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Need some brisket help

R3KR3K Posts: 52

So I'm attempting my first brisket (approx.9 lbs I think) on the Egg and got it on a little late (noon here on the west coast).  Don't have time for a 10+ hour cook.  I've got the Egg churning along at about 275 degrees, cooking indirectly, and have the IT at about 164 so far. Questions are:

  1. What internal temp should I be shooting for to know it's done?
  2. Is it better to just do the whole cook indirect (I'm cooking indirect as I type) or should I foil it and leave it on for a couple extra hours in the foil to ensure it's nice and juicy?

As I said, the meat is on the grill so immediate answers will be appreciated.  Thanks in advance fellas!!!!


  • hapsterhapster Posts: 7,267
    I'd keep it indirect no matter if you wrap it or not...

    You can probably bump the dome to 300-325 to help it along. Do you have a thermapen or a maverick for checking temps?
  • It gets done somewhere between internal temp of 195-205. Check for tenderness, that's how you'll know.
  • And shoot for 190-200F finished temp. A toothpick should slide in and out like buttah when it's ready. Good luck!
    Lovin' my Large Egg since May 2012 (Richmond, VA) ... and makin' cookbooks at
    Stoker II wifi, Thermapen, and a Fork for plating photo purposes
  • R3KR3K Posts: 52
    Sounds good fellas, thanks!  Doesn't matter if I cook indirect to 190 or should I foil it at some point?
  • R3KR3K Posts: 52

    Well, the brisket didn't turn out at all like I had anticipated.  I'm open to all suggestions on how to do it the next time.  Here's what I did this go 'round.

    - put in the Egg and cooked at 250-275 for about 6 hours indirect

    - pulled it at 190 degrees, FTC for about a half hour until the other items were ready

    - cut into it and it was slightly over cooked.  No pink at all, and kinda dry.


    After it sat for a few, it got really tight, really quick.  I was surprised to see that it was overcooked when it took all day to get to 190 degrees, but I've read where some of you haven't pulled your brisket until it was over 200 degrees, and you cooked it even longer.  I'm kinda at a loss as to what I did wrong, but I'm not giving up.  I suspect that my issue was that my brisket was mostly flat (I think), but I'm not 100% on that because I'm still learning how to recognize the different cuts of meat.  Suggestions?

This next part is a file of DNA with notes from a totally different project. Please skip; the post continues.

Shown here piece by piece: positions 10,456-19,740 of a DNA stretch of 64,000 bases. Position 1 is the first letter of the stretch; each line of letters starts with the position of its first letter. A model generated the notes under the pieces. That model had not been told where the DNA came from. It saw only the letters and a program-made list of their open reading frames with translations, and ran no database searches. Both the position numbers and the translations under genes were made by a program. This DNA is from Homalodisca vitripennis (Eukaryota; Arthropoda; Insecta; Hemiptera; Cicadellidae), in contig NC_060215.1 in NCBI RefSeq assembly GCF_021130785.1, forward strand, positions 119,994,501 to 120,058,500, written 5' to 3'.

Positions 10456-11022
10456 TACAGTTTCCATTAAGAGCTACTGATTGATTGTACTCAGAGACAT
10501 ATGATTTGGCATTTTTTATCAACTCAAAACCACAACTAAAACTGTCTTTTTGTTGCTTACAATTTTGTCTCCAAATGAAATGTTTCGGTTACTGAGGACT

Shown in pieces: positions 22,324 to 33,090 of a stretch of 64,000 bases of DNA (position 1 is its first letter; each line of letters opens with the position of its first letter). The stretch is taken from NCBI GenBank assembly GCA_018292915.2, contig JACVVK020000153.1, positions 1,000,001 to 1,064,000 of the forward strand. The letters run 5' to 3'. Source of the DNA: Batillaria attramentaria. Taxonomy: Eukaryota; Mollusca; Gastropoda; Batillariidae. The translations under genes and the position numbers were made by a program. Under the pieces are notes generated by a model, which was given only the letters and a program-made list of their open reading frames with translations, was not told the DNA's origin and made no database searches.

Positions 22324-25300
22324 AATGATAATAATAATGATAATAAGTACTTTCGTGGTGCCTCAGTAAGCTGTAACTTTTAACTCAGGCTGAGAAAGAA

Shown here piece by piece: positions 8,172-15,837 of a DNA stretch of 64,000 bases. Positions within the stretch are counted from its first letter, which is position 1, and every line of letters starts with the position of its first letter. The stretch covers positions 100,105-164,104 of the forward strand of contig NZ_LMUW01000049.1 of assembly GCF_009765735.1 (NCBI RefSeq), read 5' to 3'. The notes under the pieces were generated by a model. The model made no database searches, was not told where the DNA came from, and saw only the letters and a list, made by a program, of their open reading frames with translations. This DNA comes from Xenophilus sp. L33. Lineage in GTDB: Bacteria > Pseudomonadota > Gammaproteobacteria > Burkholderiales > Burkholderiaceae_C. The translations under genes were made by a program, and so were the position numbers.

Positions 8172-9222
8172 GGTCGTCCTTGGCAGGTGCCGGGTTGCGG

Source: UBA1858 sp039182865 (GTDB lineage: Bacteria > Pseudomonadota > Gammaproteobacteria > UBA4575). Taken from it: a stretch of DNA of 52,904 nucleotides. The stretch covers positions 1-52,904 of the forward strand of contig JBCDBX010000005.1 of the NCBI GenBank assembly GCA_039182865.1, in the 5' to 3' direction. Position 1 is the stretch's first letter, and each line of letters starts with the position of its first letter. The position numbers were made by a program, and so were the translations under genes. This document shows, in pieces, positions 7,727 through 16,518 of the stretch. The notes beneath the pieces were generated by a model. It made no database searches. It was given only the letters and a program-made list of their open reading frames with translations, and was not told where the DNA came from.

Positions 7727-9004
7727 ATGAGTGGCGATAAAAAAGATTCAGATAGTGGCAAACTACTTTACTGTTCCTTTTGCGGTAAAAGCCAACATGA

• I have only done 2 briskets, but both turned out pretty good p, even though the 2nd one was a wild trip! :)
    Ok so a couple things - when your brisket hits an internal temp between 160 and 170, it will hit the stall. At this time I put into a foil pan with some beef broth and cover with foil and leave until internal temp hits 190, then take off and put back on grill (all indirect) till 200 - 205. Then ftc (double wrap in foil, then wrap in towels, then put in cooler) for at least 2 hours.
    Both briskets were very moist using this method.
    Hope this helps.
  • ShiffShiff Posts: 1,411
    You don't pull a brisket until it is tender. As others said, this is usually between 190 and 205. I use a fork and insert it and give a twist. If it twists easily, it is done.

    This isn't a steak, so it won't be pink inside.  6 hours seems very short even at 275 degrees.  I usually cook at about 250 and it takes about 1.5 hours/pound.

    Also, you didn't say whether this was just a flat or if it was a packer cut with both flat and point.
    Barry Lancaster, PA
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